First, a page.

centuries however the self-othering view adopted by the upper Middle classes in Turkey favour women. As Shay and Sellers-Young further explain, In Turkey, several choreographic works has incorporated Western Orientalist elements and images. The Turkish State Folk Dance Ensemble, departing from their typical performances of regional folk dances, has included a highly Orientalist, sanitised cifte telli in their current repertory... Mustafa Turan, the director of the ensemble, regards the inclusion of the cifte telli choreography as a corrective step in the direction of recovering he (romanticised and sanitised) Turkish Ottoman past, until recently a taboo area in Turkish life...They decried the addition of the cifte telli choreography to the repertory as appealing to the Orientalist images of foreigners . (Shay and Sellers-Young: 2003) Although authors such as Shay and Sellers Young as well as Potuoglu-Cook claim that belly dancing has been shaped, constructed and accepted in the society for an attempt to represent the community to the west, I find myself unconvinced. I do agree that the quest for authenticity within an international market leads many Middle Eastern performers to selforientalise, I do believe the tendency to self- orientalise manifests itself regardless of stimuli or the aim to reach foreign and western people. In Turkey the republican elite did not approve of the belly dance for several decades and until the rise of neo-Ottomania (or Islamism) it was not a popular form of entertainment. I would argue that the cultural mentality that distances itself from belly dancing due to concerns of embracing true national identity is in fact an Orientalist view. What makes it Orientalist, is the core-periphery relationship established between the belly dancing other and the westernised self and the hierarchical dichotomy between the two that is inclusive of an Orientalist gaze. The westernising elite in Turkey, who finally embraces the belly dance with Bach at the famous convention centre in Istanbul, is aiming at embracing the Islamist other that was excluded and neglected and tries to conjoin multiple modernities with the same subjectivity. Oyku Potuoglu-Cook (2006) argues that belly dancing is a form of self orientalism for the tourist market. She explains how the tourist market in Istanbul aims at representing the leading country of the Middle East to a western audience. Self Orientalism is widely observed with a touristic environment as the secular-westernising elite has little to show for itself with regards to cultural authenticity. The westernising elite, is already western and what is interesting about that? The eastern conception of Turkey, however, is far more interesting and has a stronger claim of authenticity. It is this claim in which Orientalist perceptions are incorporated. CONCLUSION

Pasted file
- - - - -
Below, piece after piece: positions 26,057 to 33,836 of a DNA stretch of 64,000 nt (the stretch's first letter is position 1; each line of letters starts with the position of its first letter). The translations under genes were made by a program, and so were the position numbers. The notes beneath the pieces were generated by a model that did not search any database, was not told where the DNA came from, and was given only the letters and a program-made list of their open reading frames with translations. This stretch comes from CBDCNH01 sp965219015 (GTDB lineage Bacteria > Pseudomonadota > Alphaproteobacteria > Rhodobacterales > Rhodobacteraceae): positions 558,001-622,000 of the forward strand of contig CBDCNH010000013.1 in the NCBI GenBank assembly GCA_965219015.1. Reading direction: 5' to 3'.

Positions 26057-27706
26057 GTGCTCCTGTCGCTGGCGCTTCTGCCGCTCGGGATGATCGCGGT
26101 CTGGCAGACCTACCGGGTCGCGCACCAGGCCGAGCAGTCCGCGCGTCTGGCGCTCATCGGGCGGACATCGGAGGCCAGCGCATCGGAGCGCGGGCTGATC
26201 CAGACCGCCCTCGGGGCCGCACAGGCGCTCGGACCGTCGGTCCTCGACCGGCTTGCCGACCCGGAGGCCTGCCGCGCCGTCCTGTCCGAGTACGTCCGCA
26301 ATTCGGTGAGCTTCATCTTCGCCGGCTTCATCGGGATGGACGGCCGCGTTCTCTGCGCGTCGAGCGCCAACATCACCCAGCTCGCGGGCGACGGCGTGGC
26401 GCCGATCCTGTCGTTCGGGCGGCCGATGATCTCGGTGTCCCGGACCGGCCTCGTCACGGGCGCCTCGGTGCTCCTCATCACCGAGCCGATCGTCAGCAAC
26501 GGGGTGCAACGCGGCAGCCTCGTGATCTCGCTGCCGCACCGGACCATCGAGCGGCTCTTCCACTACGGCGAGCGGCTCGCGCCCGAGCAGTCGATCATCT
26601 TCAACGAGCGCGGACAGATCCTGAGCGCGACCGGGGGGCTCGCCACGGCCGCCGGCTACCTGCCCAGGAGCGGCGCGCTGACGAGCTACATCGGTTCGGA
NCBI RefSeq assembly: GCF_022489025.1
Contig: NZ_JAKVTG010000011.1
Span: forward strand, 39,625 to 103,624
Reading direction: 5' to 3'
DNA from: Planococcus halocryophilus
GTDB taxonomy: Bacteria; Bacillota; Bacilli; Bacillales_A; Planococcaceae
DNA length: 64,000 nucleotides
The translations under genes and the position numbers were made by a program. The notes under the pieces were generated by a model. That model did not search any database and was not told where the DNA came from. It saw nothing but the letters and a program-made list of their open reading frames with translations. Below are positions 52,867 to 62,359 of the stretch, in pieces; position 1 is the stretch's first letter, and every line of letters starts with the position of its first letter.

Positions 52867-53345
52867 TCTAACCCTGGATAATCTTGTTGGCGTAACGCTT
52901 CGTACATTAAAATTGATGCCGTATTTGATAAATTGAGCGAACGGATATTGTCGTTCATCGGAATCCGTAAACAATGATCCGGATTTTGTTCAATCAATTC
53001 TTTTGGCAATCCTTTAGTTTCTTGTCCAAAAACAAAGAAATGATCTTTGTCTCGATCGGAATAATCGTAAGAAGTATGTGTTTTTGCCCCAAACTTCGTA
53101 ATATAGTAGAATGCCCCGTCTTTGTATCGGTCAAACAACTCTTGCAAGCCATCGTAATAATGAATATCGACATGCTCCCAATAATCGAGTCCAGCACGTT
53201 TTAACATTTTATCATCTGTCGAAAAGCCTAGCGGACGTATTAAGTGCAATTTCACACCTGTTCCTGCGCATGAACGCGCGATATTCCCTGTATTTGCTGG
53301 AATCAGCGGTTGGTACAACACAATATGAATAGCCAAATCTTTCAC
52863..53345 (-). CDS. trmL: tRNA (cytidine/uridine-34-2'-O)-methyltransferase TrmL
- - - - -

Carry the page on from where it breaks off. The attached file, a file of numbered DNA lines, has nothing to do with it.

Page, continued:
In this essay I elaborated self othering from feminist and middle eastern perspectives. I demonstrated how women sexually exploit themselves through belly dancing. Thus concluded that belly dancing regardless of the presence of western travellers- is a form of self orientalising since it reproduces the notions of the sexually available orient which is a gaze that is internalised by the westernising secular elite in Turkey.

BIBLIOGRAPHY Abu-Lughod, Lila, (2001) Orientalism and Middle East Feminist Studies, Feminist Studies 27, no.1 Alloula, Malek, (1987)The Colonial Harem, Manchester:Manchester University Press Bozdogan, Sibel and Kasaba, Resat, (1997), Rethinking Modernity and National Identity in Turkey, Washington: University of Washington Press Cinar, Alev, (2005), Modernity, Islam, and Secularism in Turkey, MN: University of Minnesota Press Kadioglu, Ayse (1996), Ayse Kadioglu, "The Paradox of Turkish Nationalism and the Construction of Official Identity," Middle Eastern Studies, Vol. 32, no. 2 (April 1996) Kandiyoti, Deniz and Saktanber, Ayse, (2002), Fragments of Culture, London: I.B. Taurus Potuoglu-Cook, Oyku (2006), Beyond the glitter: Belly dance and Neoliberal gentrification in Istanbul, Cultural Anthropology 21, no.4 Said, Edward (1978), Orientalism, London: Routledge & Kegan Paul Shay, Anthony and Sellers-Young, Barbara, (2003) Belly Dance: Orientalism-Exiticism- Self Extocism , Dance Research Journal 35, no. 1 Zurcher, Erik J (1993), Turkey: A modern history, London: I.B. Tauris